Cochlear implants are sometimes used in people who have tinnitus along with severe hearing loss. A cochlear implant bypasses the damaged portion of the inner ear and sends electrical signals that directly stimulate the auditory nerve. The device brings in outside sounds that help mask tinnitus and stimulate change in the neural circuits. Read the NIDCD fact sheet Cochlear Implants for more information.
Ear canal obstructions, infections, injuries or surgeries. This can include ossicle dislocation within the ear that affects hearing or recurring ear infections (like swimmer’s ear) either in the outside or inside of the ear canal (otitis media or otitis externa). Other ear disorders tied to tinnitus include otosclerosis (causes changes to the bones inside the ears), tympanic membrane perforation or labrynthitis (chronic infections or viruses that attack tissue in the ears).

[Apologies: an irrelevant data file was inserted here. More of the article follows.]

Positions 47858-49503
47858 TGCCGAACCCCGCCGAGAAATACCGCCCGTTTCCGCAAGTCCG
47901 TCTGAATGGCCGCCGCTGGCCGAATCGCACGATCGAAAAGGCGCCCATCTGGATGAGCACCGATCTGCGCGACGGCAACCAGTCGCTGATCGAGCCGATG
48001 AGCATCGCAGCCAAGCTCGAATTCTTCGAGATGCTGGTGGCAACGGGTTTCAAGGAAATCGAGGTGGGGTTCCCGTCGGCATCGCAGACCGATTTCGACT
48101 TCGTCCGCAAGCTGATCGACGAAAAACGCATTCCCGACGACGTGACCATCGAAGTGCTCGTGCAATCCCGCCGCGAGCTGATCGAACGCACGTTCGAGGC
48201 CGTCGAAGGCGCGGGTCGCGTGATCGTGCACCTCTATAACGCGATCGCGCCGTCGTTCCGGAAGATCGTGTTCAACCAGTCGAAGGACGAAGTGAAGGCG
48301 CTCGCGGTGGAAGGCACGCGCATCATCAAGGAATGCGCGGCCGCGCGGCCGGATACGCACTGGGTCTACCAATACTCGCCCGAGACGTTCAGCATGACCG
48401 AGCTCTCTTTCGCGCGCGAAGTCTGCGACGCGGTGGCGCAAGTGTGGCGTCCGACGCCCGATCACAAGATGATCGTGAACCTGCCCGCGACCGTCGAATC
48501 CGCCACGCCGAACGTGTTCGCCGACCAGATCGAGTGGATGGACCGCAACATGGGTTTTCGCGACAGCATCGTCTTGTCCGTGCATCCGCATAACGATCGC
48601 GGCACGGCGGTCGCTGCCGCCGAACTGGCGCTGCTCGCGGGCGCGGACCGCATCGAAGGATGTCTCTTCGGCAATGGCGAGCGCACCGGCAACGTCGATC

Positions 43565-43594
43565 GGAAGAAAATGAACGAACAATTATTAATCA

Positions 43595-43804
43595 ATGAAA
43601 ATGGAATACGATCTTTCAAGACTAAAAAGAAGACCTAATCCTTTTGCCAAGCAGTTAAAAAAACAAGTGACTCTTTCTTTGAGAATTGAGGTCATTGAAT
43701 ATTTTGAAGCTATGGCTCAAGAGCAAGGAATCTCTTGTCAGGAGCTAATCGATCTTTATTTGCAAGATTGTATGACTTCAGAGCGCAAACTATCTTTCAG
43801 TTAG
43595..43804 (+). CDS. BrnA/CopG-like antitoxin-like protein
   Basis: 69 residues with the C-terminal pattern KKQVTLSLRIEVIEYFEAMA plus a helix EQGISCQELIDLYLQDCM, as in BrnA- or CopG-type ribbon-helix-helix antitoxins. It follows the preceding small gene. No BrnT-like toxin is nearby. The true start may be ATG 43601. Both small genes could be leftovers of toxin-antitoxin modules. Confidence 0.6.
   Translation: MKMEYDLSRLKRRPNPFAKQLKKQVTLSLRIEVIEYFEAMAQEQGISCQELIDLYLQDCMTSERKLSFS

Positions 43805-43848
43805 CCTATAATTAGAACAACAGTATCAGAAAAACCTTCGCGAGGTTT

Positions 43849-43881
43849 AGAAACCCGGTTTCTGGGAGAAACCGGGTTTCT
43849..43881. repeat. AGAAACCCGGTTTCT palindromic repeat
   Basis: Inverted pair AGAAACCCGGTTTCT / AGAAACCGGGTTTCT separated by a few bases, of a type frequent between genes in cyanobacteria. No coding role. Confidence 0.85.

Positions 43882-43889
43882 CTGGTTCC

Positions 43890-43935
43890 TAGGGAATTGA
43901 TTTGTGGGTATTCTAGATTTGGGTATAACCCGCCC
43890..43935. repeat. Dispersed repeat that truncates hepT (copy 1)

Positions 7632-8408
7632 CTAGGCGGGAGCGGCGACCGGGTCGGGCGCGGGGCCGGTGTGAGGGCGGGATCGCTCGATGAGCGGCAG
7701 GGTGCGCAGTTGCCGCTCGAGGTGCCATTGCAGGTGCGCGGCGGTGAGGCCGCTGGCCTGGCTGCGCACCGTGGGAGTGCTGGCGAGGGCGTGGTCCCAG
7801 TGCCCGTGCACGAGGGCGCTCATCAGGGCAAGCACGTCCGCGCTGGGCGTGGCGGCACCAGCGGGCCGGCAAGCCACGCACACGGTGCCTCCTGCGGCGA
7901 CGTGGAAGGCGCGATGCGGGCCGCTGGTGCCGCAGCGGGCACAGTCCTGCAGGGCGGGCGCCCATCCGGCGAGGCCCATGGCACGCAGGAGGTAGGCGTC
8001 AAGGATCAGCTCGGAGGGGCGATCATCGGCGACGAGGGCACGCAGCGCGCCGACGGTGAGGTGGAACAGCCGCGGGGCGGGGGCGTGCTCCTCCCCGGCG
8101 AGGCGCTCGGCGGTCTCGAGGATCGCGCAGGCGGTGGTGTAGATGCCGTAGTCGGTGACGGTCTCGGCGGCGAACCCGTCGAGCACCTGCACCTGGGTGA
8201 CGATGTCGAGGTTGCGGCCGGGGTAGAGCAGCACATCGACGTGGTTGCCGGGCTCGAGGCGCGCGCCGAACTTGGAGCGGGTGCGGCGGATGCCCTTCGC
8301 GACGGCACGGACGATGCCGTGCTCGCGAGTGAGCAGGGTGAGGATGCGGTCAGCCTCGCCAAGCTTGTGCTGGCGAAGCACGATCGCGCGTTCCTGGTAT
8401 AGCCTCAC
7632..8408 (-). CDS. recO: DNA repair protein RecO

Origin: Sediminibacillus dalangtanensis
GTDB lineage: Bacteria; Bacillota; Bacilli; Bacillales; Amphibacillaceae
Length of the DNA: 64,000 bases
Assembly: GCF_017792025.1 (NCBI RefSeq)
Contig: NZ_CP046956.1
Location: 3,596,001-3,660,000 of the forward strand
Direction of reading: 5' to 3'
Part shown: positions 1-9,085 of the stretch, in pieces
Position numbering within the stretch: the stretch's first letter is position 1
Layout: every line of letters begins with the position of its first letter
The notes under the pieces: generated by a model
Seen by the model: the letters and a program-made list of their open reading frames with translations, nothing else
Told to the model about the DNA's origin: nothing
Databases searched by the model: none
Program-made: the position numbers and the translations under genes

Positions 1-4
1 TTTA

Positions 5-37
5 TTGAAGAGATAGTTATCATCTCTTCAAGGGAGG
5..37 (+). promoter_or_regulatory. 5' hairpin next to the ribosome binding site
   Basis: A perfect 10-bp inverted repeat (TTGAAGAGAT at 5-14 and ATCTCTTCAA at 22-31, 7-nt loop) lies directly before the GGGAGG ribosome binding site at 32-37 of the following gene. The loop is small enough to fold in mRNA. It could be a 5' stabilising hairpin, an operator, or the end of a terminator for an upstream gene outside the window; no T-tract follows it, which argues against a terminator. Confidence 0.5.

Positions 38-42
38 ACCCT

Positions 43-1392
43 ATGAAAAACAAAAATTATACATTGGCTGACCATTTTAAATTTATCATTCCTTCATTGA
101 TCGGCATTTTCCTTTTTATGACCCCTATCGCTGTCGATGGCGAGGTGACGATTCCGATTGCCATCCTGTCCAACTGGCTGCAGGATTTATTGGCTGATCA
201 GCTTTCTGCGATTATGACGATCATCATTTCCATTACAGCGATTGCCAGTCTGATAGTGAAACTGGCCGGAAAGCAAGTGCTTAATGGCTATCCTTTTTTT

Experts believe that tinnitus is associated with neural (brain and nerve) injuries that affect the auditory pathway and therefore someone’s ability to hear sounds. (10) Most of the time, tinnitus is a result of a disorder that affects parts of either the outer, inner or middle ear. The good news is that the majority of cases are not linked to any serious illness, although some cases are.
Every person living with tinnitus hears a unique sound. The sound can be a low or high frequency, and its volume and pitch may change over time, with the severity varying from person to person. Those with acute tinnitus may struggle to sleep, focus at work, or communicate with others. In such cases, treatment plays a crucial role in helping an individual regain control of his or her life.